The Life of Edward FitzGerald, Volume 2

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Grant Richards, 1904 - 80 pages

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Page 113 - But the thing a man does practically believe (and this is often enough without asserting it even to himself, much less to others) ; the thing a man does practically lay to heart, and know for certain, concerning his vital relations to this mysterious Universe, and his duty and destiny there, that is in all cases the primary thing for him, and creatively determines all the rest. That is his religion...
Page 117 - We are no other than a moving row Of Magic Shadow-shapes that come and go Round with the Sun-illumined Lantern held In Midnight by the Master of the Show...
Page 11 - WAKE ! For the Sun, who scatter'd into flight The Stars before him from the Field of Night, Drives Night along with them from Heav'n, and strikes The Sultan's Turret with a Shaft of Light. ii Before the phantom of False morning died, Methought a Voice within the Tavern cried, "When all the Temple is prepared within, "Why nods the drowsy Worshipper outside?
Page 12 - I hope this is not very cavalier of me. But, in truth, I take old Omar rather more as my property than yours; he and I are more akin, are we not? You see all [his] Beauty, but you don't feel with him in some respects as I do.
Page 59 - I smote him, and he bellow'd ; and again I smote, and with a groan his knees gave way ; And, as he fell before me, with a third And last libation from the deadly mace I...
Page 174 - As men will children at their sports behold, And smile to see them, though unmoved and cold, Smile at the recollected games, and then Depart and mix in the affairs of men : So Rachel looks upon the world, and sees It...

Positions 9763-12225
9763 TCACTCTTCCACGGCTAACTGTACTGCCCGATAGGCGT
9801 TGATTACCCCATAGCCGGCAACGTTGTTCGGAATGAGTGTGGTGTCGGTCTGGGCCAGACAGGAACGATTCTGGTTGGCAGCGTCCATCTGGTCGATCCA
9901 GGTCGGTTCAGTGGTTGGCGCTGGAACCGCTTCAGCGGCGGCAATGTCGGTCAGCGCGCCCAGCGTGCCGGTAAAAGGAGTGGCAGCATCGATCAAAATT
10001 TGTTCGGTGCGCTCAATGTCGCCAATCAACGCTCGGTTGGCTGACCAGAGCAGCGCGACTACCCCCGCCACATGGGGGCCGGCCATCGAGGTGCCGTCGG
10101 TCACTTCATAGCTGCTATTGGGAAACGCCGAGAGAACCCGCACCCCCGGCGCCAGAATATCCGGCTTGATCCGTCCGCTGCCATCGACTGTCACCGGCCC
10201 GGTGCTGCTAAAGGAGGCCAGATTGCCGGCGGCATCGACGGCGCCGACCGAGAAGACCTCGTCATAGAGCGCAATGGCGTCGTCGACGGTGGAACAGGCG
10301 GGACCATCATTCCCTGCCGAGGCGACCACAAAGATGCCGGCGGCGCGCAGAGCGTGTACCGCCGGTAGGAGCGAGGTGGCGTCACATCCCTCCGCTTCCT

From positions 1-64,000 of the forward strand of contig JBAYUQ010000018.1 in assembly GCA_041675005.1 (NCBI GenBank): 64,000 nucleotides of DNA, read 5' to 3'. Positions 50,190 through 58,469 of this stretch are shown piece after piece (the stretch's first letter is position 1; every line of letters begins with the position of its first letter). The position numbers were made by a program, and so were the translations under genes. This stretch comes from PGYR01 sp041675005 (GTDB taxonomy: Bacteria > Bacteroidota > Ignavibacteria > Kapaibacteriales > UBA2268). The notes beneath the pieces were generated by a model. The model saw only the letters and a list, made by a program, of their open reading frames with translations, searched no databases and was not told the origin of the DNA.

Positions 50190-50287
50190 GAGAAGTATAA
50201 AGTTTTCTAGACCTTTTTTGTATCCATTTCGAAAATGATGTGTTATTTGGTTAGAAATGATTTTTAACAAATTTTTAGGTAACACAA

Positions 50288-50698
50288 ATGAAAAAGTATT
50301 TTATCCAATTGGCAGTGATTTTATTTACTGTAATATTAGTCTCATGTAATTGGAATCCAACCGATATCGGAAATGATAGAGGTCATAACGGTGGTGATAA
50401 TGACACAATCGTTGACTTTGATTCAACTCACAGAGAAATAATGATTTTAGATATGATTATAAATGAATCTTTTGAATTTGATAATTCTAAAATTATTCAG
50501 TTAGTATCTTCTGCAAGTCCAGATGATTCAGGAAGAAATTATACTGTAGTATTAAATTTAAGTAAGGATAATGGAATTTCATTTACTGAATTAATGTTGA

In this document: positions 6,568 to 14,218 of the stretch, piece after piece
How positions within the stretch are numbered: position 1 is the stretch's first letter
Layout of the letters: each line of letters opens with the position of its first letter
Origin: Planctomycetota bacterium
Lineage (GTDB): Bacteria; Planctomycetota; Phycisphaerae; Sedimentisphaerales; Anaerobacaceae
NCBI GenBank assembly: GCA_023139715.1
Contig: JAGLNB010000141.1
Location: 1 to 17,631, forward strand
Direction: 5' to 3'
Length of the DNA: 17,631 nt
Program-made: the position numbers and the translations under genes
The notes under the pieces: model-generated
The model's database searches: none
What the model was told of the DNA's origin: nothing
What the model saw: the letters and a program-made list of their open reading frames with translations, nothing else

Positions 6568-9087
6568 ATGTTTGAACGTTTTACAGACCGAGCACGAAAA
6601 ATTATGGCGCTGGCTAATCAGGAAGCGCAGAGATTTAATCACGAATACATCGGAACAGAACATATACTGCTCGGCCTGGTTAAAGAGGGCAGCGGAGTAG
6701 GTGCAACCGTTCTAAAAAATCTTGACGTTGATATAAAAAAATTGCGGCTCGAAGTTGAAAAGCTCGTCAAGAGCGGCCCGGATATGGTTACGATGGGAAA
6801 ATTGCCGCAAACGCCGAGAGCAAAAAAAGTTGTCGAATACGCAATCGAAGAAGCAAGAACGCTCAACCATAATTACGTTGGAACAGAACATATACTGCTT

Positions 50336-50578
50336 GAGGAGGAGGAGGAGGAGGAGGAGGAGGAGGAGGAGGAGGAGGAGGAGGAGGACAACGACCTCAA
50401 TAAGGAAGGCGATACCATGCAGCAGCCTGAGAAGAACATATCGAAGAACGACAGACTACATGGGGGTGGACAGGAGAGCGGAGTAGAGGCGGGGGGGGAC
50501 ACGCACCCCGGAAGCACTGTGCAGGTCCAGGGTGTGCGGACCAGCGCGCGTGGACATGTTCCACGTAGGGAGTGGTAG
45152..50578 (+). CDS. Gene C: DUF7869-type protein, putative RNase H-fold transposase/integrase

Page 173 - Choked the small stream, and hush'd the feeble sound ; While the dead foliage dropt from loftier trees Our Squire beheld not with his wonted ease, But to his own reflections made reply, And said aloud, "Yes! doubtless we must die.
Page 212 - It seems strange to me to be so seemingly alert certainly, alive amid such fatalities with younger and stronger people. But, even while I say so, the hair may break, and the suspended Sword fall.
Page 140 - A gentleman of large fortune, while we were seriously conversing, ordered a servant to throw some coals on the fire. A puff of smoke came out. He threw himself back in his chair, and cried out, " O Mr. Wesley, these are the crosses I meet with every day!
Page 97 - The surf bark from the Nor'ard " ; or, as was otherwise said to me, " the sea aint lost his woice from the Nor'ard yet," a sign, by the way, that the wind is to come from that quarter. A poetical word, such as those whose business is with the sea are apt to use. Listening one night to the sea some way inland, a sailor said to me, " Yes, sir, the sea roar for the loss of the wind " ; which a landsman properly interpreted as only meaning that the sea made itself heard when the wind had subsided.

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